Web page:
Two cases of Legg–Perthes and intellectual disability in Tricho–Rhino–Phalangeal syndrome type 1 associated with novel TRPS1 mutations
Published Web Locationhttps://doi.org/10.1002/ajmg.a.38204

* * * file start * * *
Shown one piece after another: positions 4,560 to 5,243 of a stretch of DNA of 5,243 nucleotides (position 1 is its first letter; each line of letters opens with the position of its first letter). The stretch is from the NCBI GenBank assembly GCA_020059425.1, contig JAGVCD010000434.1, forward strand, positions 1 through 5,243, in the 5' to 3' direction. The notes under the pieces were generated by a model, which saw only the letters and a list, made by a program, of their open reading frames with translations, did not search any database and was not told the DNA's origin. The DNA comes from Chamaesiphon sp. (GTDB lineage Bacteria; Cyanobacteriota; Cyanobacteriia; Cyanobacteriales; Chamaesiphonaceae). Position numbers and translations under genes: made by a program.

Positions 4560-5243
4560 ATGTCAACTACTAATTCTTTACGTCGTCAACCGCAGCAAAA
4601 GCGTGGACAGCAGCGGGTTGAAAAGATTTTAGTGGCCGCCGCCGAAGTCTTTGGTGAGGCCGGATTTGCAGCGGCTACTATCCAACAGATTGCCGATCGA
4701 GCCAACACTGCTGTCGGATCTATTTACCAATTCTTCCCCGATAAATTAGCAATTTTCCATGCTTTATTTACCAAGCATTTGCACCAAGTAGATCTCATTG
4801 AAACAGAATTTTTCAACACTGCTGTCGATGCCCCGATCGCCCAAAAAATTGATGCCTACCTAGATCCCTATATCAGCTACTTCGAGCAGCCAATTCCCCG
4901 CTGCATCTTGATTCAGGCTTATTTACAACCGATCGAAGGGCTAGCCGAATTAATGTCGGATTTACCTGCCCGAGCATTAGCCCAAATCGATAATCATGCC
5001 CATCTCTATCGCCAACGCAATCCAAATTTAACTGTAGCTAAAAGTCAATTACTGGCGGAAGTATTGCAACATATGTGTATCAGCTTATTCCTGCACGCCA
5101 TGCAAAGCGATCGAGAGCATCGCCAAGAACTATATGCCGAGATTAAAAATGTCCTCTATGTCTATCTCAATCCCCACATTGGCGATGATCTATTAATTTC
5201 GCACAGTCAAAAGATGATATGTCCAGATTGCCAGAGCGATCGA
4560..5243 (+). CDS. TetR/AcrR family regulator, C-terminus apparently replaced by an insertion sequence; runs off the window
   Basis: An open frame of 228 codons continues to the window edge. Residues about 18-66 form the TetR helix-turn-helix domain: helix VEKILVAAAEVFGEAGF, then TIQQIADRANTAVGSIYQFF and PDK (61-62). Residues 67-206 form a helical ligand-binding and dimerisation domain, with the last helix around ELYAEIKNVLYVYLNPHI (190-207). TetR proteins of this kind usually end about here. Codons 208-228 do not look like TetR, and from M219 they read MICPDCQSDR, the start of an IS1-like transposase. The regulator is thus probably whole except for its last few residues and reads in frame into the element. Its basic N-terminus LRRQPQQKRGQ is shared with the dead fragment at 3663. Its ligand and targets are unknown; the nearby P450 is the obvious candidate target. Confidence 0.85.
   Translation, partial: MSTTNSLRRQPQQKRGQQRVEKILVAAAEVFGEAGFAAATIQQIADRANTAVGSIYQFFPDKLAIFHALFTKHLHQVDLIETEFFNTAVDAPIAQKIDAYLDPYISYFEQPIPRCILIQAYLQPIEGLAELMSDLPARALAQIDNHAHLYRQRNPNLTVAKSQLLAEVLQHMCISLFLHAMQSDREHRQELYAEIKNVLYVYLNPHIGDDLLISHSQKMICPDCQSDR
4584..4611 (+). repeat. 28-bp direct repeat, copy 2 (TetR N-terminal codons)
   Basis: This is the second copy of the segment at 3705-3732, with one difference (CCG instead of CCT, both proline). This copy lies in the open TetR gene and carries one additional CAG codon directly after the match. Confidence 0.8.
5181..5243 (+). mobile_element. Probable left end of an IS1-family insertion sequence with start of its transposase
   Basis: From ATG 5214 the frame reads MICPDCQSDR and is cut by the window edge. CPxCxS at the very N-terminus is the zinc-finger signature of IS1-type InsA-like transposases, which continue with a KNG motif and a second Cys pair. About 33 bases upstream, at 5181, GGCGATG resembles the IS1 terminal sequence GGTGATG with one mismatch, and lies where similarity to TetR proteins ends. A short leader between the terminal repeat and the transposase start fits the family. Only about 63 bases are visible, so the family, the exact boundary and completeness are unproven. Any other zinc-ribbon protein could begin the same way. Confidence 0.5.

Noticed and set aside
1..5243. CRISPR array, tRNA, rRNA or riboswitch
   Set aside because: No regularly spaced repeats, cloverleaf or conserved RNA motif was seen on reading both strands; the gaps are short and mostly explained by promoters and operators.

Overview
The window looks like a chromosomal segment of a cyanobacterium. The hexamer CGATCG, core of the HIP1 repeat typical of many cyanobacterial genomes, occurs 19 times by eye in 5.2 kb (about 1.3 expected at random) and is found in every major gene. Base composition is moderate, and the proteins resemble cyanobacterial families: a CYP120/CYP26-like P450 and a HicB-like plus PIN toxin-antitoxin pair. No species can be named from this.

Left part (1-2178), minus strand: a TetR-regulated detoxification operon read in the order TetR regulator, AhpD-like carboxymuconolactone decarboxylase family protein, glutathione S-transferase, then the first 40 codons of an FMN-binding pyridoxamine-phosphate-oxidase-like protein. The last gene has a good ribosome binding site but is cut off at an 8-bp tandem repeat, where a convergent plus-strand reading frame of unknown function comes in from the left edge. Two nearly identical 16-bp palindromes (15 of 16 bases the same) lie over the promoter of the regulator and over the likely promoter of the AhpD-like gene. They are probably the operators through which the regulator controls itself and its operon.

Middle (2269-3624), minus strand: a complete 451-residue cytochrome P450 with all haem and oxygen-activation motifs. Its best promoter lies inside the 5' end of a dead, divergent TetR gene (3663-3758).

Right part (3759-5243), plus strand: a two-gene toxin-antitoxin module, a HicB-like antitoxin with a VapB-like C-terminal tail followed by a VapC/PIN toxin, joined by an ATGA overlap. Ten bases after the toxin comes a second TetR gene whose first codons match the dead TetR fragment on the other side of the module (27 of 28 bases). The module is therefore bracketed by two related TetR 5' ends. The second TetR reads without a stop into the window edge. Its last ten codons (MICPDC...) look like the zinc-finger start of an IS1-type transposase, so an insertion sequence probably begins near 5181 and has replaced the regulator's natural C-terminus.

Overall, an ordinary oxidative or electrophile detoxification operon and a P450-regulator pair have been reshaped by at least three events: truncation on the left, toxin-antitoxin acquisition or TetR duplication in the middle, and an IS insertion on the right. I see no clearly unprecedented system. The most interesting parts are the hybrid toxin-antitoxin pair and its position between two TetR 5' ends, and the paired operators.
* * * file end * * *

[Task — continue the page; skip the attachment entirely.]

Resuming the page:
Tricho-Rhino-Phalangeal syndrome is a rare autosomal dominant genetic disorder caused by mutations in the TRPS1 gene. This malformation syndrome is characterized by distinctive craniofacial features including sparse scalp hair, bulbous tip of the nose, long flat philtrum, thin upper vermilion border, and protruding ears. Skeletal abnormalities include cone-shaped epiphyses at the phalanges, hip malformations, and short stature. In this report, we describe two patients with the physical manifestations and genotype of TRPS type I but with learning/intellectual disability not typically described as part of the syndrome. The first patient has a novel heterozygous two-base-pair deletion of nucleotides at 3198-3199 (c.3198-3199delAT) in the TRPS1 gene causing a translational frameshift and subsequent alternate stop codon. The second patient has a 3.08 million base-pair interstitial deletion at 8q23.3 (113,735,487-116,818,578), which includes the TRPS1 gene and CSMD3. Our patients have characteristic craniofacial features, Legg-Perthes syndrome, various skeletal abnormalities including cone shaped epiphyses, anxiety (first patient), and intellectual disability, presenting unusual phenotypes that add to the clinical spectrum of the disease.